“These things may seem ridiculous to others, even as ridiculous as they were in themselves, but to me they were the most tormenting cogitations.”
—John Bunyan

This quote was used by the great Christian author John Bunyan to introduce his autobiographical work Grace Abounding to the Chief of Sinners. The book describes his struggle with OCD before he found a way to put all of his trust in God. It is the greatest description of OCD symptoms ever written.

Bunyan shared a sentiment that is almost universal amongst OCDers. We realize that our obsessional fears can be ridiculous. And yet we cannot dismiss them, and they continue to cause torment. Other people cannot understand this process. We have a hard time understanding it ourselves.

We must keep in mind that the reason we can’t dismiss obsessional fears is simply because that is the nature of obsessive-compulsive disorder itself. Indeed, the basic problem rests right there, in the dismissing of fearful thoughts. A person without OCD says “that’s a dumb thought” and the thought goes away. The person with the disorder says the same thing and the thought is still there. That’s what we’re dealing with. OCD is specifically a dysregulation in the part of the brain that dismisses from conscious awareness certain thoughts–fearful ones that involve personal responsibility for harm.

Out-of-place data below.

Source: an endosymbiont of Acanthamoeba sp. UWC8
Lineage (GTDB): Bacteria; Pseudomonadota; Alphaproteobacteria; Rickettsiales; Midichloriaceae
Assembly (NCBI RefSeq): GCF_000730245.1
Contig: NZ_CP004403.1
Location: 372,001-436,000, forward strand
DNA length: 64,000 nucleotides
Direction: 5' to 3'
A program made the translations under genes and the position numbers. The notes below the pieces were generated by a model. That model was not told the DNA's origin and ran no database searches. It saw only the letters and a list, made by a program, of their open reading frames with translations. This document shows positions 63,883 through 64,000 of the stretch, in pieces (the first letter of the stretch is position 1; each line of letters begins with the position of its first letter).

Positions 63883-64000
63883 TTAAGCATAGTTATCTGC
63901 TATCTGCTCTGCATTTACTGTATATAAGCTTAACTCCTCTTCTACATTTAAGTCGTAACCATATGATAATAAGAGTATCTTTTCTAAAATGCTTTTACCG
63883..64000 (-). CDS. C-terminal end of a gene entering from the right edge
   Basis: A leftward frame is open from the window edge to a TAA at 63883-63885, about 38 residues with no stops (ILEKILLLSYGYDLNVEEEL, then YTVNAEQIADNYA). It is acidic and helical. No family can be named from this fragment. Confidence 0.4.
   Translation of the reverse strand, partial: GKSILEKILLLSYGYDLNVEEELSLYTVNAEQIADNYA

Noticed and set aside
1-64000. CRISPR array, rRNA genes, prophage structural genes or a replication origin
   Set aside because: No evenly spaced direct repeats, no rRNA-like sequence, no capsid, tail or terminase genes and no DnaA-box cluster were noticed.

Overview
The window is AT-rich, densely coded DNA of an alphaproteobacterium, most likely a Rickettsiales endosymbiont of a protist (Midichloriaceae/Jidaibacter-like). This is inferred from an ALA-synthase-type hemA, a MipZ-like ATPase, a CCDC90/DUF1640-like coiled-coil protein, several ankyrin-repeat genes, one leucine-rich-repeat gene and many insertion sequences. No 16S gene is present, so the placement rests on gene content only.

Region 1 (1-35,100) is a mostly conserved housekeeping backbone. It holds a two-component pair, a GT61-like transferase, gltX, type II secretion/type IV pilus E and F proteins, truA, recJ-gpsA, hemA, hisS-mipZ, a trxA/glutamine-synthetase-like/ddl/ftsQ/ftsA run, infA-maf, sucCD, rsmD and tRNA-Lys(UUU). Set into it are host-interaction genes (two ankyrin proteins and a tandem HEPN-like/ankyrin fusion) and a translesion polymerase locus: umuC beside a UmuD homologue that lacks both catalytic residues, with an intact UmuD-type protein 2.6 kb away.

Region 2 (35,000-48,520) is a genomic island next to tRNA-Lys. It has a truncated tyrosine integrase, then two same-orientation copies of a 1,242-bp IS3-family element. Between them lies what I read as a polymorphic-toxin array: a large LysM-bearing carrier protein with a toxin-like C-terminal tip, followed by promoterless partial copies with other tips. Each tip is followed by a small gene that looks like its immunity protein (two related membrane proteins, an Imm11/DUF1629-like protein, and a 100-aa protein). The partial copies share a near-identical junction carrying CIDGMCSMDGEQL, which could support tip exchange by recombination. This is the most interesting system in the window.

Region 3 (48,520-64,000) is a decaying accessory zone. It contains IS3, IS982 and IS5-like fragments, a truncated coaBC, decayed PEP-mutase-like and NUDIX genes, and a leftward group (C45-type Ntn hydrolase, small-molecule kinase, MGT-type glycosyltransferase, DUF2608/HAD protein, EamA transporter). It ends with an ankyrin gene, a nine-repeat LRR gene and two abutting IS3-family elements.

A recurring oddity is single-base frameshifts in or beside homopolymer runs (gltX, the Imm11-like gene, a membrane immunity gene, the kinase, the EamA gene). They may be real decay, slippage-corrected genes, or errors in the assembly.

It is also important to understand that all obsessional thoughts are ridiculous, and ridiculous to the same degree. Doesn’t matter how scary, blasphemous, violent or stupid they are. So often people begin describing their OCD with “I know this is ridiculous but….” And then they are embarrassed. But really, the fact is that any person with OCD could have any obsession. The content of our obsessions is determined by simply by culture and our upbringing. One obsession is not more ridiculous than any other. It is their nature to all be ridiculous.

One other point to bring up here. Bunyan didn’t get any sympathy when he talked about his OCD to others. One wonders if Bunyan was ridiculed. It is well to remember that essentially no one understands OCD unless they have it. There is really no point talking about OCD to anyone except a therapist or a very trusted person (and even the trusted person often doesn’t understand). OCD is our problem, and an unfortunate truth about the disorder is that we basically have to deal with it ourselves without leaning on others. But that’s okay, because we have good tools to deal with OCD, and through our struggles with it we can grow closer to God.

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